The first examples of covalent organic frameworks (COFs) were discovered in 2005, but quality has been poor and preparation methods uncontrolled. Now researchers have produced high-quality versions of these materials, demonstrate their superior properties and control their growth. The team's two-step process produces organic polymers with crystalline, two-dimensional structures. The precision of the material's structure and the empty space its hexagonal pores provide will allow scientists to design new materials with desirable properties.
Water can be very dead, electrically speaking
Thu, 21 Jun 2018 14:10:48 EDT
Water is one of the most fascinating substances on Earth and at the heart of its many unusual properties is high polarizability, a strong response to an applied electric field. Now researchers have found that on a microscopic scale water behaves very differently and its thin layers lose any polarizability, becoming electrically dead.
Einstein proved right in another galaxy
Thu, 21 Jun 2018 14:10:43 EDT
Astronomers have made the most precise test of gravity outside our own solar system. By combining data taken with NASA's Hubble Space Telescope and the European Southern Observatory's Very Large Telescope, the researchers show that gravity in this galaxy behaves as predicted by Albert Einstein's general theory of relativity, confirming the theory's validity on galactic scales.
Nearly 80 exoplanet candidates identified in record time
Thu, 21 Jun 2018 12:19:01 EDT
Scientists have analyzed data from K2, the follow-up mission to NASA's Kepler Space Telescope, and have discovered a trove of possible exoplanets amid some 50,000 stars. The scientists report the discovery of nearly 80 new planetary candidates, including a particular standout: a likely planet that orbits the star HD 73344, which would be the brightest planet host ever discovered by the K2 mission.
Engineering bacteria to exhibit stochastic Turing patterns
Thu, 21 Jun 2018 12:18:57 EDT
A new study has brought science one step closer to a molecular-level understanding of how patterns form in living tissue. The researchers engineered bacteria that, when incubated and grown, exhibited stochastic Turing patterns: a 'lawn' of synthesized bacteria in a petri dish fluoresced an irregular pattern of red polka dots on a field of green.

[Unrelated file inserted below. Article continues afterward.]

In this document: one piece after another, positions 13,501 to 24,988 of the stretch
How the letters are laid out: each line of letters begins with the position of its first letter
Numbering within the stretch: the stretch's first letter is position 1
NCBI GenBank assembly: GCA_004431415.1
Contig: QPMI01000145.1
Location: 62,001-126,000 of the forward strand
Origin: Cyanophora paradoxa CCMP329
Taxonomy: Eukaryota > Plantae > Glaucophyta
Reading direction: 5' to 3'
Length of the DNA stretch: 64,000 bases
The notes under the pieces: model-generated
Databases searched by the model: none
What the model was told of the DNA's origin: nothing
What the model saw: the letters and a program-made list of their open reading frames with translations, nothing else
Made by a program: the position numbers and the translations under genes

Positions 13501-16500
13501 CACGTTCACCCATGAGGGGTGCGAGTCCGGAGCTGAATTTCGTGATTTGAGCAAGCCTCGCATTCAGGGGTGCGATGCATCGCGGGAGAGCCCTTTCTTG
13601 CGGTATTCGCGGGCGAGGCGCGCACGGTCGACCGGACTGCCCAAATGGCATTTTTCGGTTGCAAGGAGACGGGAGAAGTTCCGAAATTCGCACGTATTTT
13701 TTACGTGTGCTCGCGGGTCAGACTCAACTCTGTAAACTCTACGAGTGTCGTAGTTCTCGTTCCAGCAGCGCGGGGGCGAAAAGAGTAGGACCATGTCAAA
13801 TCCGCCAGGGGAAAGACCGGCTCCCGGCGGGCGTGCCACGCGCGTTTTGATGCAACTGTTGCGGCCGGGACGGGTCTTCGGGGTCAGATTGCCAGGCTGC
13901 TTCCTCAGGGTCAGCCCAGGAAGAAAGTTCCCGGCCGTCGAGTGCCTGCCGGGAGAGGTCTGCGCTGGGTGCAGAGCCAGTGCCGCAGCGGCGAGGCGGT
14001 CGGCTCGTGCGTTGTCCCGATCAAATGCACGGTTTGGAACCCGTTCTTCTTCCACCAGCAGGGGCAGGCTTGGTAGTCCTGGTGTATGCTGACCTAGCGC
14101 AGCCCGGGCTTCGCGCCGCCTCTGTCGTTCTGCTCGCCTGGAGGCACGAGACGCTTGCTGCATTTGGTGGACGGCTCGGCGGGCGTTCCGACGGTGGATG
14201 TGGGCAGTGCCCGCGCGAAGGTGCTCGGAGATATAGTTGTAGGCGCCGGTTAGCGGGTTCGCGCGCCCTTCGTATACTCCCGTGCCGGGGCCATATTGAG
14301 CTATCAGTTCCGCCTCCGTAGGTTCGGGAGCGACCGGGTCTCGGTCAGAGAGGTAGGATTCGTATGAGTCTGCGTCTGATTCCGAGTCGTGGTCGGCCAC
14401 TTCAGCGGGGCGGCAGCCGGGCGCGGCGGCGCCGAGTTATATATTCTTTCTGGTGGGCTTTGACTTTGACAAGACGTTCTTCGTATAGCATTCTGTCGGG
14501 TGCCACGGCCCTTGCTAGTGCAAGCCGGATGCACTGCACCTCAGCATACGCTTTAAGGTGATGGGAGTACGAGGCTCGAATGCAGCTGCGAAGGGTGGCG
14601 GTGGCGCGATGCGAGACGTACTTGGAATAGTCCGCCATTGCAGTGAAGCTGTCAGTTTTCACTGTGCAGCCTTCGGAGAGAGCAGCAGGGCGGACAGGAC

Major challenge in mass production of low-cost solar cells solved
Thu, 21 Jun 2018 12:18:55 EDT
A team has solved a major fabrication challenge for perovskite cells -- the intriguing potential challengers to silicon-based solar cells. The team reveals a new scalable means of applying the compound PCBM, a critical component, to perovskite cells.
'Flamingo:' High-powered microscopy coming to a scientist near you
Thu, 21 Jun 2018 12:18:19 EDT
Scientists have developed a portable, shareable light sheet microscope. The project can be mailed to a lab anywhere in the world, configured remotely by engineers, and run one to three months of experiments.
Scientists print sensors on gummi candy
Thu, 21 Jun 2018 10:14:17 EDT
Microelectrodes can be used for direct measurement of electrical signals in the brain or heart. These applications require soft materials, however. With existing methods, attaching electrodes to such materials poses significant challenges. A team has now succeeded in printing electrodes directly onto several soft substrates.
Exposure to fracking chemicals and wastewater spurs fat cell development
Thu, 21 Jun 2018 10:14:00 EDT
Exposure to fracking chemicals and wastewater promotes fat cell development, or adipogenesis, in laboratory cell models, a new study finds. Researchers observed increases in the size and number of fat cells after exposing the models to a mixture of 23 common fracking chemicals or to wastewater or surface-water samples containing them, even at diluted concentrations. Adipogenesis occurred through PPARy-dependent and independent mechanisms. More research is needed to assess potential health impacts outside the laboratory.
Graphene assembled film shows higher thermal conductivity than graphite film
Thu, 21 Jun 2018 10:13:36 EDT
Researchers have developed a graphene assembled film that has over 60 percent higher thermal conductivity than graphite film -- despite the fact that graphite simply consists of many layers of graphene. The graphene film shows great potential as a novel heat spreading material for form-factor driven electronics and other high power-driven systems.